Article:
Monday, June 21, 2010

Guitar Update

On my last guitar post I had just finished gluing the bridge on and moved on to polishing the frets and making the nut. Before attaching the strings, some work had to be done on the other end. Before that, however, I noticed that the neck angle seemed to have shifted. Before attaching the neck I put a straight-edge on the frets and measured the gap over the soundboard where the front of the bridge would be; I don't know how or why, but now it seemed, after gluing the bridge on, that the gap had grown. I could make up the difference by making the saddle higher, but ultimately decided this wasn't a good solution. Although I could still maintain a good string-height over the frets, I was concerned that a high saddle would affect the feel of the right hand when playing fingers style. So I decided to remove the neck and lower the neck angle. I needed to lower the height over the bridge a good 1/8"--doesn't sound like a lot, but it is. Though the neck is bolted onto the body, the fretboard extension is glued, so I had to heat this area to soften the glue and then carefully work a thin metal spatula under the extension to separate it from the soundboard.

Once the neck was off, I sanded the heel of the neck, taking more off from the area by the fretboard and tapering to taking nothing off at the heel cap. This tilted the headstock forward, and reduced the gap from the straight-edge to the bridge to about 1/16".
It took longer to do than to write, but I was glad I took the time. A guitar that doesn't feel good in the hands or isn't easy to play won't get played, so its appearance or tone won't matter.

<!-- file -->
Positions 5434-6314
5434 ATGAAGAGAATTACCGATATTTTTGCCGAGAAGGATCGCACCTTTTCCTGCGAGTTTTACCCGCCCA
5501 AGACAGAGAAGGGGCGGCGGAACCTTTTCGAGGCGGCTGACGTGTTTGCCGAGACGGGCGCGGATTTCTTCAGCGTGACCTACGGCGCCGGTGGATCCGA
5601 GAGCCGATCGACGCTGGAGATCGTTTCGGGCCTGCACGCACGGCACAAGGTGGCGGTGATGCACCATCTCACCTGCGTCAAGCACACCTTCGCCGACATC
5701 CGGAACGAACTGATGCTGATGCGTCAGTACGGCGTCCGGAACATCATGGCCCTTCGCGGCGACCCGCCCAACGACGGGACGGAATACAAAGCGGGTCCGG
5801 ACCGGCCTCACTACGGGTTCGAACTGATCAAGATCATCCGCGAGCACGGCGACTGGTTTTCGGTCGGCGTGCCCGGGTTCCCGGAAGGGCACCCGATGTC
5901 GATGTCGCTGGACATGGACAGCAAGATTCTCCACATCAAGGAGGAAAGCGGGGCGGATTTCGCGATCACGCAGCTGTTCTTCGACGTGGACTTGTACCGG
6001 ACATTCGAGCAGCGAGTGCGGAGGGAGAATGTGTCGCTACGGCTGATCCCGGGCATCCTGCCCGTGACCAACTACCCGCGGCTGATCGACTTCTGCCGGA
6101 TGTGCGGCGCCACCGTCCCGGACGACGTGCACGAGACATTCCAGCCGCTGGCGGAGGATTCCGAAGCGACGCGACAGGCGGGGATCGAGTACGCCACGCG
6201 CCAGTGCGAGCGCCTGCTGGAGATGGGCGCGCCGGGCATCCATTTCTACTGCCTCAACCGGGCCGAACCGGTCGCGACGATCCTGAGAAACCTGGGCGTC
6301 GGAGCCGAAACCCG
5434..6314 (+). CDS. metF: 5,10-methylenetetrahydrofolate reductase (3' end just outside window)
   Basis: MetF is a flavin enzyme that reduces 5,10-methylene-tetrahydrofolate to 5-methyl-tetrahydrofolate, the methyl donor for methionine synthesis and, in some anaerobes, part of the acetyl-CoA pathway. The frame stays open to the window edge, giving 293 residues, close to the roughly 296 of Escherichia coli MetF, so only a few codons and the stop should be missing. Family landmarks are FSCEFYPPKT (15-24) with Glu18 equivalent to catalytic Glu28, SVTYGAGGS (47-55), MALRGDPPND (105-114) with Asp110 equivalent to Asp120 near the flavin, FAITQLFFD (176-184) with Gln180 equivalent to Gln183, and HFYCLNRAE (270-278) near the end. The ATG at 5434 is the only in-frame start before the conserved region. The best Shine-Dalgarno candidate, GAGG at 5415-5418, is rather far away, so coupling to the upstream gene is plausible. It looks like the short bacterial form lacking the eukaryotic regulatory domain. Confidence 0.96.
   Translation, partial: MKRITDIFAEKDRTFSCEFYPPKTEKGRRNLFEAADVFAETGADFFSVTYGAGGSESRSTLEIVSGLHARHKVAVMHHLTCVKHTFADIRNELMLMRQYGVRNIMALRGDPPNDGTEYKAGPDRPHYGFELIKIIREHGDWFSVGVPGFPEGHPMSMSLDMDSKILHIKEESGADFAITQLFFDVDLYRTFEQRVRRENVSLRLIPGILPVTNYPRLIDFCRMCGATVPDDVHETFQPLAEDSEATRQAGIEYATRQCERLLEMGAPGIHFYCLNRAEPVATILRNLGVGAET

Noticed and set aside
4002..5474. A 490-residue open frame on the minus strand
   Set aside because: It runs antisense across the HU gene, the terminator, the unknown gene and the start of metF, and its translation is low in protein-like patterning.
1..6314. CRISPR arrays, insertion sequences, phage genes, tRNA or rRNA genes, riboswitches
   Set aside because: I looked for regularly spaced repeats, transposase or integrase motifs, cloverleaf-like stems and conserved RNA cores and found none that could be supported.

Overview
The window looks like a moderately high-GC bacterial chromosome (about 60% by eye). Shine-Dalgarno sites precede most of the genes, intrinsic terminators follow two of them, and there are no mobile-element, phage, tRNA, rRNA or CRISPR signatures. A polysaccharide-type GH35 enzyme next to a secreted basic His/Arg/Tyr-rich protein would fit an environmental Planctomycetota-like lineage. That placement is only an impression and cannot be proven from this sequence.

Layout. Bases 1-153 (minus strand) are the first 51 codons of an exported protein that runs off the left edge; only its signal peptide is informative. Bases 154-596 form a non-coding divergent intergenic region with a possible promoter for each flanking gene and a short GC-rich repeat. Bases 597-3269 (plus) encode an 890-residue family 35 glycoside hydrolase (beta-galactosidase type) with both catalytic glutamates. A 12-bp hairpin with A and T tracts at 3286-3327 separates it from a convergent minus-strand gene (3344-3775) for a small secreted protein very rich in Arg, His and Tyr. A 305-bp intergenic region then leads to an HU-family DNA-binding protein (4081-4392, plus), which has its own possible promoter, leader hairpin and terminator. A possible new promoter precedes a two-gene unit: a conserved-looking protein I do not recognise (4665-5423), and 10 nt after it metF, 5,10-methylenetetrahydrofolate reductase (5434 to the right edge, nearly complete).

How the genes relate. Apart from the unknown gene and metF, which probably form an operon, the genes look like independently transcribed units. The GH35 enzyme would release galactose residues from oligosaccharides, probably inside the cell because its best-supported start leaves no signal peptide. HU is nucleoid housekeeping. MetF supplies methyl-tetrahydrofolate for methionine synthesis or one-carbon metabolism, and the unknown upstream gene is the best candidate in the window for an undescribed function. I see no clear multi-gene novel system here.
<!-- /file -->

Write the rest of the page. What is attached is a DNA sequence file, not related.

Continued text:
Next I had to drill a slot in the bridge for the saddle. This slot isn't perpendicular to the front of the saddle but is angled due to the fact that the are different thicknesses
and therefore do not stretch the same amount over a given scale length. The higher up the neck a string is fretted, the worse the problem gets. In order to compensate for these different stretch characteristics, the string length between the nut and saddle needs to be increased for the thicker strings.

Once the position and angle of the saddle slot has been determined, I use a jig clamped to the top and the Dremel to rout out the slot.

The saddle is made of bone like the nut. It gets shaped to fit snug in the slot, half in and half out. On the first or high E string I want the height above the 12th fret to be about 5/64", and I want it to be about 7/64" at the sixth or low E string. It just so happens that a stack of four pieces of poster board is 5/64", and a stack of 7 is 7/64". Don't question the math on that one, it's just an approximation, but close enough. I'll dial it in later.

I lay four pieces on the 12th fret at the position of the 1st string, lay a straight-edge on them with one end of the 1st fret and one just in front of the saddle, and mark this on the saddle. I do the same with seven pieces of poster board at the sixth string. I use the 16" radius sanding block to connect these two points so that the saddle curve matches the radius of the fretboard. I then sand and file down to this line.

Next I mark out the string spacing I want at the saddle, then drill holes for the bridge pins. I counter-sink these holes, then use a small piece of a coping saw blade, exposed in a dowel, to saw string slots in the holes. Here's what it looks like:

OK, now it's time to string it up!

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